Households in the Houston metropolitan area pay 20.9% of their income for transportation, the highest share according to a newly released study.
The study, conducted by the Surface Transportation Policy Project (STPP) and the Center for Neighborhood Technology, ranked 28 metropolitan areas on their combined transportation and housing costs.
While Houston families paid the highest share of their incomes for transportation, Cleveland and Detroit were not far behind, with a 20.5% share.
Regions paying the smallest amount of income on transportation were the Baltimore metro area (14%), Portland, Ore. (15.1%), and Washington, D.C., and New York (15.4%).
Other study findings included:
-Households in regions that invested in public transportation reap financial benefits from having affordable transportation options, even as gasoline prices rise.
-Low income families are greatly impacted by higher transportation costs since transportation expenditures claim a higher percentage of their family budgets.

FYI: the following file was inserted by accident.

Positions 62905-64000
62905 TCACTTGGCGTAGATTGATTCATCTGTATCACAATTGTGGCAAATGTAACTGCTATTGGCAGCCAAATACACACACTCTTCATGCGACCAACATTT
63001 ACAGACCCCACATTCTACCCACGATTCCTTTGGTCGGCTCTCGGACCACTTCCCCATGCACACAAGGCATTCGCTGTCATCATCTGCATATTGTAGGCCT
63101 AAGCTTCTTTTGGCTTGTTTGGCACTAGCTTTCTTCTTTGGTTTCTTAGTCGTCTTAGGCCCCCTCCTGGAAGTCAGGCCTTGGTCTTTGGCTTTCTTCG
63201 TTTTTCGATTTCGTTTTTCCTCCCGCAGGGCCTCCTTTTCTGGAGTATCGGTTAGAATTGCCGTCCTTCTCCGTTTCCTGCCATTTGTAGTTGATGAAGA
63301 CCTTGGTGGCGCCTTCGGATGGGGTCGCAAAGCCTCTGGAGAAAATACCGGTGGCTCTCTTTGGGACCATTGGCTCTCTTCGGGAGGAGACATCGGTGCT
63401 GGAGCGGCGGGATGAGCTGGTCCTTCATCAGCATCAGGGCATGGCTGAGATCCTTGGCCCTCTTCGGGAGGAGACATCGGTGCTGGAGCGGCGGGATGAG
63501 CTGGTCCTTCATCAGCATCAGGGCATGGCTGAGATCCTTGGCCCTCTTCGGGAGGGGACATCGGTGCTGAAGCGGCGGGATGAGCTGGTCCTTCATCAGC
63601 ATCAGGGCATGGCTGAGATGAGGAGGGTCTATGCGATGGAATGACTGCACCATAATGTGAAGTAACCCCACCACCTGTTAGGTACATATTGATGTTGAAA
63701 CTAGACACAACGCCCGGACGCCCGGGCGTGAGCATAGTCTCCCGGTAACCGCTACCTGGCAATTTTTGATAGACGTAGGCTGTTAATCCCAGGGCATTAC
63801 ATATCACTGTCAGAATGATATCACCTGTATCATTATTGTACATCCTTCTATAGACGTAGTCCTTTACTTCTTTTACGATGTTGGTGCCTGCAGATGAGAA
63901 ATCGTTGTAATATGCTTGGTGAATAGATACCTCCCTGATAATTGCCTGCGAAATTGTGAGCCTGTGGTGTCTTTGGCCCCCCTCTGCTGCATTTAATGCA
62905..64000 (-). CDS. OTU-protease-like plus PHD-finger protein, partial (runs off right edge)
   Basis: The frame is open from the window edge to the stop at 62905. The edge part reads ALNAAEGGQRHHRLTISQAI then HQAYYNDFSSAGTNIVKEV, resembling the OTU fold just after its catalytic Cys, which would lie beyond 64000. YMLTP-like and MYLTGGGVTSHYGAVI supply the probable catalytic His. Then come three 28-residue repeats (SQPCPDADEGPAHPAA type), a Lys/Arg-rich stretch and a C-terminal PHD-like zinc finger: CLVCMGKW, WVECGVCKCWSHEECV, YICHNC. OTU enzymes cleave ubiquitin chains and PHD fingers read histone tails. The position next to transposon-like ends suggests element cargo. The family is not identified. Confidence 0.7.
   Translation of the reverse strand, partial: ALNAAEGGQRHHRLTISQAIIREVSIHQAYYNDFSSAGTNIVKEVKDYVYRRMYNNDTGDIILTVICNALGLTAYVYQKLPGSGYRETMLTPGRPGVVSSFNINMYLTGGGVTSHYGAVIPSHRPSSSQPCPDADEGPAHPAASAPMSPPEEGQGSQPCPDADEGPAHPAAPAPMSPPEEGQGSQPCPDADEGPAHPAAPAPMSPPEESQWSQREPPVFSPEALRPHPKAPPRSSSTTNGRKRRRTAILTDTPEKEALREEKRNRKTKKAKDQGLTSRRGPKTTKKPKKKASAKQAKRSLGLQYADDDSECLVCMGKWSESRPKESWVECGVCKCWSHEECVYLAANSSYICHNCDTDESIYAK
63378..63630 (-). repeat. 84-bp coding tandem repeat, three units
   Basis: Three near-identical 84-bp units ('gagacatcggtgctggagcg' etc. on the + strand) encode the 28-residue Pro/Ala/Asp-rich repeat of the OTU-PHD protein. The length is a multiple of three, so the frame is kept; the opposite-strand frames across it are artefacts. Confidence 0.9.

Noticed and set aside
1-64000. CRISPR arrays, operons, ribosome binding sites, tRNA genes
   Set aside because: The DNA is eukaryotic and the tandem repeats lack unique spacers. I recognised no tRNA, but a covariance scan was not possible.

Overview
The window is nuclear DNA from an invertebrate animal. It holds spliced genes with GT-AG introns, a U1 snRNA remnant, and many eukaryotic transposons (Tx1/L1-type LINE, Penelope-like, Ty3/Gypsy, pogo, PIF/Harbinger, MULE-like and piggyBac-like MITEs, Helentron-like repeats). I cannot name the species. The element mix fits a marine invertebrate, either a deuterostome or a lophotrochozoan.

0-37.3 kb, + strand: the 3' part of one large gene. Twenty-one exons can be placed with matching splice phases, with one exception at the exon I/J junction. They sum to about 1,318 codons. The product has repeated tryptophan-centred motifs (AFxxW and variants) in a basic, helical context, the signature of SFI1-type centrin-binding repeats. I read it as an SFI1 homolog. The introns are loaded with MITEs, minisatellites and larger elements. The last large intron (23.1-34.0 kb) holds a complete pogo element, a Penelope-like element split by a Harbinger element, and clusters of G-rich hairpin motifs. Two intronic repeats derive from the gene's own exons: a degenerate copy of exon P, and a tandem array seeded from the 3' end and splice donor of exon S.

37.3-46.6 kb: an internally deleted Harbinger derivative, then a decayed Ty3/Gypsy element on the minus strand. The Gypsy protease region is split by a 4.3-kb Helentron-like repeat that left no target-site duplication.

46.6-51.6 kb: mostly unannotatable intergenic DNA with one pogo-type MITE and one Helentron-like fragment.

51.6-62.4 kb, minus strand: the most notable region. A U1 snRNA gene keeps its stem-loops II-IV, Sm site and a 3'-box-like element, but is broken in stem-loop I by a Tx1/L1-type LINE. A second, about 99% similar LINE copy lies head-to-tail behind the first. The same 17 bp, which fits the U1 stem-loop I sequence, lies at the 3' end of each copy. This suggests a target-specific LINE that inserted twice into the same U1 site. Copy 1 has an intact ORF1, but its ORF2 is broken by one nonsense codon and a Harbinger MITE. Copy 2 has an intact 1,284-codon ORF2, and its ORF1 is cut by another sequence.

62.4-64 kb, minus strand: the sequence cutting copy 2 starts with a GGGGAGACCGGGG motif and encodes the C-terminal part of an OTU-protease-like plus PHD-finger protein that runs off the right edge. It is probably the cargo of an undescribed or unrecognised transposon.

For the first time, the study analyzed the effects of gasoline price hikes and ranked areas by the jump in household expenditures due to gas prices.
From 2003 to 2004, Los Angeles area families paid $316 more per household for gas, and Kansas City, Mo., metro residents paid $312, the second highest.
"Transportation costs are already too high and recent spikes in gas prices only make the burden on families heavier," said Anne E. Canby, STPP president. "This is a wakeup call to Congress."
For more information on the report log on to www.transact.org